If you're up on your reality tv shows, then you probably know that DWTS is short for "Dancing with the Stars," the reality show that showcases primarily used-to-be and would-be celebrities vying for the #1 dance spot.
Dance aficionados are probably tuned-in every week. Non-fans probably question whether it's an "honest" living — even for a celebrity. I'm going to leave that debate to those who are most passionate about it.
What the show and the acronym did was make me think about retirement. After all, last season's DWTS had 84-year-old Cloris Leachman on the show. This season's show
has 76-year-old Florence Henderson. Both women are beyond the normal retirement age
and the age at which most retirees must begin the required minimum distributions
(70½) from their employer-sponsored retirement savings or traditional IRA plans.
Looking at Cloris and Florence made me think: Will I be as active in my retirement years? Will I have saved enough to enjoy retirement? How can I save more in the next three to four decades? What mistakes can I avoid as I save for retirement?
Unfortunately I don’t have all the answers to these questions, but the more I thought about the acronym, DWTS, and the ladies who are already beyond normal retirement age on the show, the more I kept thinking, “Don’t withdraw too soon.” Because, while those ladies get paid thousands of dollars per show to do the foxtrot and paso doble, that’s not likely to be my fate.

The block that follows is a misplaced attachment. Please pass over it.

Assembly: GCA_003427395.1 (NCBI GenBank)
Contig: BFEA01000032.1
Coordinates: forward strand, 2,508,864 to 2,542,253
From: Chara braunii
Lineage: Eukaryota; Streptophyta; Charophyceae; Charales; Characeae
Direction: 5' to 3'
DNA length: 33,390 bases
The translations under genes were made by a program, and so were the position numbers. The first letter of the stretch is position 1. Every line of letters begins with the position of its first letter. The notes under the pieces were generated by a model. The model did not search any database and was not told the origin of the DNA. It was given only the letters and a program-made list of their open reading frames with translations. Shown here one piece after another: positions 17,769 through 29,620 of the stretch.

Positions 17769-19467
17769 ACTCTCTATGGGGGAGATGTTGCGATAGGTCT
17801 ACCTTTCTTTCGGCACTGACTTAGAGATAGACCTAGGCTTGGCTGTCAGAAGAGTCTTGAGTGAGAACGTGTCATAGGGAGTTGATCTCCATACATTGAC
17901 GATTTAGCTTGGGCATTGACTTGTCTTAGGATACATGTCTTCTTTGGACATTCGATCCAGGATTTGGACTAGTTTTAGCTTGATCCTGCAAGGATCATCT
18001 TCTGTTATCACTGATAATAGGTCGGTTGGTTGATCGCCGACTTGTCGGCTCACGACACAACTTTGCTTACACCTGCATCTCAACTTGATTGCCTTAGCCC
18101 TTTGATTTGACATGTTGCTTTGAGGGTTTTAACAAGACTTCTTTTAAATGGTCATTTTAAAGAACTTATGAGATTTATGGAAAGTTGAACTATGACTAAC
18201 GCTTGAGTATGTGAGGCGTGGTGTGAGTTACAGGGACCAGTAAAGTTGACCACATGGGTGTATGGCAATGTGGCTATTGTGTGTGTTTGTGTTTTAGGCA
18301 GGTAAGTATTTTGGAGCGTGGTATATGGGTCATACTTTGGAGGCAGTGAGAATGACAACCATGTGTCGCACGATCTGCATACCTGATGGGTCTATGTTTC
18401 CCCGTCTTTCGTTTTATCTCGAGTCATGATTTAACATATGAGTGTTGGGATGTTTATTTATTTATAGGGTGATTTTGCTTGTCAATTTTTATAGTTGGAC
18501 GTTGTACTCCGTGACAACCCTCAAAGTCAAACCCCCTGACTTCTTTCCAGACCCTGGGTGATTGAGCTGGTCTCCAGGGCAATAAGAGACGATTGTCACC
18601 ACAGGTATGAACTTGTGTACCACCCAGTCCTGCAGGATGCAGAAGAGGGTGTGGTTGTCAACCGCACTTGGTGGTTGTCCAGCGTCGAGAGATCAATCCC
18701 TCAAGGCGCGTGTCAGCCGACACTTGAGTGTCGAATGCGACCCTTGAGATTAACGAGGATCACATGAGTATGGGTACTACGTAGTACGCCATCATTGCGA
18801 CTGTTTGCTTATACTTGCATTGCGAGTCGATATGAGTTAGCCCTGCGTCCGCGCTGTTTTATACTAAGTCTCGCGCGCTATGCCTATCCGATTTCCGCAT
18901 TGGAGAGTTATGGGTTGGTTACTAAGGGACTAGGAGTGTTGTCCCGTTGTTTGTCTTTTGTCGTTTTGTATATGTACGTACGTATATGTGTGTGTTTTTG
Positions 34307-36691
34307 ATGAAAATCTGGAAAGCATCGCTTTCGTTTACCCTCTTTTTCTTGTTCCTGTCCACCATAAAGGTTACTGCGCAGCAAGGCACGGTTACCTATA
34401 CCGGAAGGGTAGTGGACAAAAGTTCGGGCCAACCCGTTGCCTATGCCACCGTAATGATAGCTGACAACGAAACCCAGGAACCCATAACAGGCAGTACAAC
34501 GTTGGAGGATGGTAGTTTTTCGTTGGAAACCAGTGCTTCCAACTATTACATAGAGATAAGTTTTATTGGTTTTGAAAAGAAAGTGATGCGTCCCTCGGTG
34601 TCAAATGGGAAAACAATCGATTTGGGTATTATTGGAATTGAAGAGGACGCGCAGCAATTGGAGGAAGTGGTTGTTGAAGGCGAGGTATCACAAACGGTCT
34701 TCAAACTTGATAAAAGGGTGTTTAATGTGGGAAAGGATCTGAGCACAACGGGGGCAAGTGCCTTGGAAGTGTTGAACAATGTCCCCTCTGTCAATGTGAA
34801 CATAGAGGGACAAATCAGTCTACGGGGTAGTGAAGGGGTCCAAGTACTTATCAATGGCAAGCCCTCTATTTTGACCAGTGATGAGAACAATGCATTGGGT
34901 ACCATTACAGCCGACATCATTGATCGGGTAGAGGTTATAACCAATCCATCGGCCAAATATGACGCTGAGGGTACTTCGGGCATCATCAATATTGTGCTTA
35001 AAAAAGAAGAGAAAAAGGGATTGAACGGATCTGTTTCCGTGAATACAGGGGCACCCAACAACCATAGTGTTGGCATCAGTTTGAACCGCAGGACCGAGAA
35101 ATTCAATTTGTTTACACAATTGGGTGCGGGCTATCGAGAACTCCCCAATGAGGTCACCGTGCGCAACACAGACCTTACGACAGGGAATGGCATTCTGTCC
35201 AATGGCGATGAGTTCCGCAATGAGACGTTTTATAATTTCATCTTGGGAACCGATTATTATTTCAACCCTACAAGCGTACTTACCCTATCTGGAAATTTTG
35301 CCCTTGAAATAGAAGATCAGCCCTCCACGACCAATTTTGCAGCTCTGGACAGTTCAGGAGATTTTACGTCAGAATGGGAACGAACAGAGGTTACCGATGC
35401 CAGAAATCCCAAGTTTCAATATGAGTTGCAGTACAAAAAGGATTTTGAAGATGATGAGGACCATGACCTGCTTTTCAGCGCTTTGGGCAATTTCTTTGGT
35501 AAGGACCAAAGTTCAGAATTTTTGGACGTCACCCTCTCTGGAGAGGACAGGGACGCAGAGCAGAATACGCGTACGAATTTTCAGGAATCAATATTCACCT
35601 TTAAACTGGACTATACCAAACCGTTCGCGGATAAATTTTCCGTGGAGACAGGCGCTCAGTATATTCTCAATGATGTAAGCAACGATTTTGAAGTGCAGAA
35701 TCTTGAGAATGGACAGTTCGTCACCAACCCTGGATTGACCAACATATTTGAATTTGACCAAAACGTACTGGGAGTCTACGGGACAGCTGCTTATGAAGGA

What exactly does DWTS mean for me? It means that I need to stay focused on my retirement savings goals, apply sound investing principles along the way, and that I should not withdraw money from my retirement savings account before I retire. And even then, withdrawing my money or retiring early
, means I can run the risks of:
not having enough saved to cover expenses,
having too much debt to pay off,
having inflation eat into the value of my savings,
paying for unforeseen medical costs, and
anything else an unpredictable economy might bring.
So maybe not everyone made the same connection between a dance show and retirement as I did, but you’ve got to admit, the case for not withdrawing or retiring too soon is a pretty solid one.
Feel differently? I would love to know your thoughts on this topic.